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Quantum probability and conceptual combination in conjunctions

  • James A. Hampton (a1)


I consider the general problem of category conjunctions in the light of Pothos & Busemeyer (P&B)'s quantum probability (QP) account of the conjunction fallacy. I argue that their account as presented cannot capture the “guppy effect” – the case in which a class is a better member of a conjunction A^B than it is of either A or B alone.



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Hampton, J. A. (1987) Inheritance of attributes in natural concept conjunctions. Memory & Cognition 15:5571.
Hampton, J. A. (1988b) Overextension of conjunctive concepts: Evidence for a unitary model for concept typicality and class inclusion. Journal of Experimental Psychology: Learning, Memory, and Cognition 14:1232.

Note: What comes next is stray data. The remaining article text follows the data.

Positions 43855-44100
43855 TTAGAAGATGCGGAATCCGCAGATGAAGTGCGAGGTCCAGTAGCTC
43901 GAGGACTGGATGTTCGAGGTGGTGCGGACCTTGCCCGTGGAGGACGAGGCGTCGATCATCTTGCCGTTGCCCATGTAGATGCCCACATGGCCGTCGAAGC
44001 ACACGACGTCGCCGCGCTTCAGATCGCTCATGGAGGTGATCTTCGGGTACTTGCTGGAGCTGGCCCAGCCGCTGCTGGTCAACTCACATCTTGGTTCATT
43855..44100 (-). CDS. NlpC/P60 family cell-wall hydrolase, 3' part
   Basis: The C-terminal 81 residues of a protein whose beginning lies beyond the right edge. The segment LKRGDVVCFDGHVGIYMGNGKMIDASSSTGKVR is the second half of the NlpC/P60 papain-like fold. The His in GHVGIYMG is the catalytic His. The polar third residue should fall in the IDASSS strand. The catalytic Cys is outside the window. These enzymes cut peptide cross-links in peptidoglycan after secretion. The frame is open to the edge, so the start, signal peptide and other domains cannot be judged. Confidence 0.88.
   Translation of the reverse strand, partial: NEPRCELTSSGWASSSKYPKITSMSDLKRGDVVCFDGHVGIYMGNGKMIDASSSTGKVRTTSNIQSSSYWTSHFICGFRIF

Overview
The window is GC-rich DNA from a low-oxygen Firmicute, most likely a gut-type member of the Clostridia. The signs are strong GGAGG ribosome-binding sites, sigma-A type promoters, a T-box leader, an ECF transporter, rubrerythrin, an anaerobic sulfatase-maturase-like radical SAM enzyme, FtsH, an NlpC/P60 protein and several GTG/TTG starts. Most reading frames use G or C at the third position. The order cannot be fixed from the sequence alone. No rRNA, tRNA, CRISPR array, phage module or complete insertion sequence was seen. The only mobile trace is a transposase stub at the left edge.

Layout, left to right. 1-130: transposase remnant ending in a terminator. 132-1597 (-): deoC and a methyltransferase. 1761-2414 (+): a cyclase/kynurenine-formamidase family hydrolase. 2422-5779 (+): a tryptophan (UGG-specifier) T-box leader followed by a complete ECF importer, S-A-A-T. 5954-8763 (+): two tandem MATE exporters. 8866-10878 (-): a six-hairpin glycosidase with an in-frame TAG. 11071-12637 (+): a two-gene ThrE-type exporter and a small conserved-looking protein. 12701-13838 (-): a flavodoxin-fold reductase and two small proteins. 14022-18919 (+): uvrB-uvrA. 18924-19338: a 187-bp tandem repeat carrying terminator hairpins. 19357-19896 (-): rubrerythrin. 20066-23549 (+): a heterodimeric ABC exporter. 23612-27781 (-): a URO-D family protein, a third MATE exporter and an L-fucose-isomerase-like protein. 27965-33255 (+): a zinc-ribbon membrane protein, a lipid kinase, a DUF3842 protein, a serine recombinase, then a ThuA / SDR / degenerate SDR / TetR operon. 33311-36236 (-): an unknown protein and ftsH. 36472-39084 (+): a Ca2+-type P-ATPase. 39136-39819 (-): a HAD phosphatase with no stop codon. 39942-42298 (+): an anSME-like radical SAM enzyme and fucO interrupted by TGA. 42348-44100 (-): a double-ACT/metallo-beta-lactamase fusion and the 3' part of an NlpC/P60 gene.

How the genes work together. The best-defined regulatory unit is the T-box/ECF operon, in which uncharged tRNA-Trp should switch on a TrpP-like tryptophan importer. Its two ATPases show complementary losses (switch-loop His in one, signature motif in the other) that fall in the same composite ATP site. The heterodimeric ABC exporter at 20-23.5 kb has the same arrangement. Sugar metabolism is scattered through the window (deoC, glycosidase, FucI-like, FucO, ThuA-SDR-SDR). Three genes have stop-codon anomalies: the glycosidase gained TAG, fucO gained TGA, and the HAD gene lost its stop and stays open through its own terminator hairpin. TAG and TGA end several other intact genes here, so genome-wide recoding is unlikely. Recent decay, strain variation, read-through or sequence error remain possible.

Hampton, J. A. (1997) Emergent attributes in conceptual combinations. In: Creative thought: An investigation of conceptual structures and processes, ed. Ward, T. B., Smith, S. M. & Viad, J., pp. 83110. American Psychological Association Press.
Hampton, J. A. (2012) Thinking intuitively: The rich (and at times illogical) world of concepts. Current directions in psychological science 21:398402.
Osherson, D. & Smith, E. (1981) On the adequacy of prototype theory as a theory of concepts. Cognition 9:3558.
Storms, G., De Boeck, P., van Mechelen, I. & Ruts, W. (2005) Not guppies, nor goldfish, but tumble dryers, Noriega, Jesse Jackson, panties, car crashes, bird books, and Stevie Wonder. Memory & Cognition 26:143–45.
Tversky, A. & Kahneman, D. (1983) Extensional versus intuitive reasoning: The conjunction fallacy in probability judgment. Psychological Review 90(4): 293315.

Quantum probability and conceptual combination in conjunctions

  • James A. Hampton (a1)


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